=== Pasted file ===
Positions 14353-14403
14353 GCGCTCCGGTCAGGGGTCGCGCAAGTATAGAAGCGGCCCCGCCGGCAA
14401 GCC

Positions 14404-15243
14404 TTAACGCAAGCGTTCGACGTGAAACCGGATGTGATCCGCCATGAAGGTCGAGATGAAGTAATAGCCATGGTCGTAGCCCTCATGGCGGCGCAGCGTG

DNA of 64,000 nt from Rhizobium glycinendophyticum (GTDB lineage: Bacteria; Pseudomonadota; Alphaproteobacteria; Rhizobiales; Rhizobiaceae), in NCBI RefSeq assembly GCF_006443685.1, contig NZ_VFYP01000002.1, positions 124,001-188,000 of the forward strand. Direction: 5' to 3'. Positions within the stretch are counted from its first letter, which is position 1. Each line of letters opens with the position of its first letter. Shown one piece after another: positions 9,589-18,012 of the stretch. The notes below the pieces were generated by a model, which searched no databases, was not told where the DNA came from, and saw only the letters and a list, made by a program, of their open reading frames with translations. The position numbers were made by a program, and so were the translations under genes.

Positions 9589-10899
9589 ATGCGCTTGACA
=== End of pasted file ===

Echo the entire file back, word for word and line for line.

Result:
Positions 14353-14403
14353 GCGCTCCGGTCAGGGGTCGCGCAAGTATAGAAGCGGCCCCGCCGGCAA
14401 GCC

Positions 14404-15243
14404 TTAACGCAAGCGTTCGACGTGAAACCGGATGTGATCCGCCATGAAGGTCGAGATGAAGTAATAGCCATGGTCGTAGCCCTCATGGCGGCGCAGCGTG

DNA of 64,000 nt from Rhizobium glycinendophyticum (GTDB lineage: Bacteria; Pseudomonadota; Alphaproteobacteria; Rhizobiales; Rhizobiaceae), in NCBI RefSeq assembly GCF_006443685.1, contig NZ_VFYP01000002.1, positions 124,001-188,000 of the forward strand. Direction: 5' to 3'. Positions within the stretch are counted from its first letter, which is position 1. Each line of letters opens with the position of its first letter. Shown one piece after another: positions 9,589-18,012 of the stretch. The notes below the pieces were generated by a model, which searched no databases, was not told where the DNA came from, and saw only the letters and a list, made by a program, of their open reading frames with translations. The position numbers were made by a program, and so were the translations under genes.

Positions 9589-10899
9589 ATGCGCTTGACA